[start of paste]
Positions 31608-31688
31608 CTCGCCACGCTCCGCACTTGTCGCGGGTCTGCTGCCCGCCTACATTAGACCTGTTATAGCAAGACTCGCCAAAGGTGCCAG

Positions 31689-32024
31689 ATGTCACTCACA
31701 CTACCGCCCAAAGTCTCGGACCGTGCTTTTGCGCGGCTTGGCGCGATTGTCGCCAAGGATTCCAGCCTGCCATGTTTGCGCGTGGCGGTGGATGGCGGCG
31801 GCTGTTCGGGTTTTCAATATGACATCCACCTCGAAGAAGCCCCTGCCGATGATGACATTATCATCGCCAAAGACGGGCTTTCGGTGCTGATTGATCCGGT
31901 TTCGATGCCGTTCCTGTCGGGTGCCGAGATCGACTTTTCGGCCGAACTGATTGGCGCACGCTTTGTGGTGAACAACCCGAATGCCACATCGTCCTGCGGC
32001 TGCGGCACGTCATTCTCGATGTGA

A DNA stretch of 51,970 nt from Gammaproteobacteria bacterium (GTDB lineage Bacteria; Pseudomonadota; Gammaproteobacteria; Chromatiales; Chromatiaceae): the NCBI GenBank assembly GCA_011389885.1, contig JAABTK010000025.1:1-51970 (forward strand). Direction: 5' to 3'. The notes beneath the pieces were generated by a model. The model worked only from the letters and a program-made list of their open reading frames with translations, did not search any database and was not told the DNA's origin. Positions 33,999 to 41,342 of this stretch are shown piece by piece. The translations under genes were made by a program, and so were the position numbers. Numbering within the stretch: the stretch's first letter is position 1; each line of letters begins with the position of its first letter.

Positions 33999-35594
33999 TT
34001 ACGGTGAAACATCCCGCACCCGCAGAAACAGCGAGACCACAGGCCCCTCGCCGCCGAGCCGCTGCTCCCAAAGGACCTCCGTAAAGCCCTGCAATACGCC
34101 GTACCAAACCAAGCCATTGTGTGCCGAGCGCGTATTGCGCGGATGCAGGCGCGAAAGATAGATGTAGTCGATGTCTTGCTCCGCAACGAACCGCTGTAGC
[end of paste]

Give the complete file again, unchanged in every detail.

Positions 31608-31688
31608 CTCGCCACGCTCCGCACTTGTCGCGGGTCTGCTGCCCGCCTACATTAGACCTGTTATAGCAAGACTCGCCAAAGGTGCCAG

Positions 31689-32024
31689 ATGTCACTCACA
31701 CTACCGCCCAAAGTCTCGGACCGTGCTTTTGCGCGGCTTGGCGCGATTGTCGCCAAGGATTCCAGCCTGCCATGTTTGCGCGTGGCGGTGGATGGCGGCG
31801 GCTGTTCGGGTTTTCAATATGACATCCACCTCGAAGAAGCCCCTGCCGATGATGACATTATCATCGCCAAAGACGGGCTTTCGGTGCTGATTGATCCGGT
31901 TTCGATGCCGTTCCTGTCGGGTGCCGAGATCGACTTTTCGGCCGAACTGATTGGCGCACGCTTTGTGGTGAACAACCCGAATGCCACATCGTCCTGCGGC
32001 TGCGGCACGTCATTCTCGATGTGA

A DNA stretch of 51,970 nt from Gammaproteobacteria bacterium (GTDB lineage Bacteria; Pseudomonadota; Gammaproteobacteria; Chromatiales; Chromatiaceae): the NCBI GenBank assembly GCA_011389885.1, contig JAABTK010000025.1:1-51970 (forward strand). Direction: 5' to 3'. The notes beneath the pieces were generated by a model. The model worked only from the letters and a program-made list of their open reading frames with translations, did not search any database and was not told the DNA's origin. Positions 33,999 to 41,342 of this stretch are shown piece by piece. The translations under genes were made by a program, and so were the position numbers. Numbering within the stretch: the stretch's first letter is position 1; each line of letters begins with the position of its first letter.

Positions 33999-35594
33999 TT
34001 ACGGTGAAACATCCCGCACCCGCAGAAACAGCGAGACCACAGGCCCCTCGCCGCCGAGCCGCTGCTCCCAAAGGACCTCCGTAAAGCCCTGCAATACGCC
34101 GTACCAAACCAAGCCATTGTGTGCCGAGCGCGTATTGCGCGGATGCAGGCGCGAAAGATAGATGTAGTCGATGTCTTGCTCCGCAACGAACCGCTGTAGC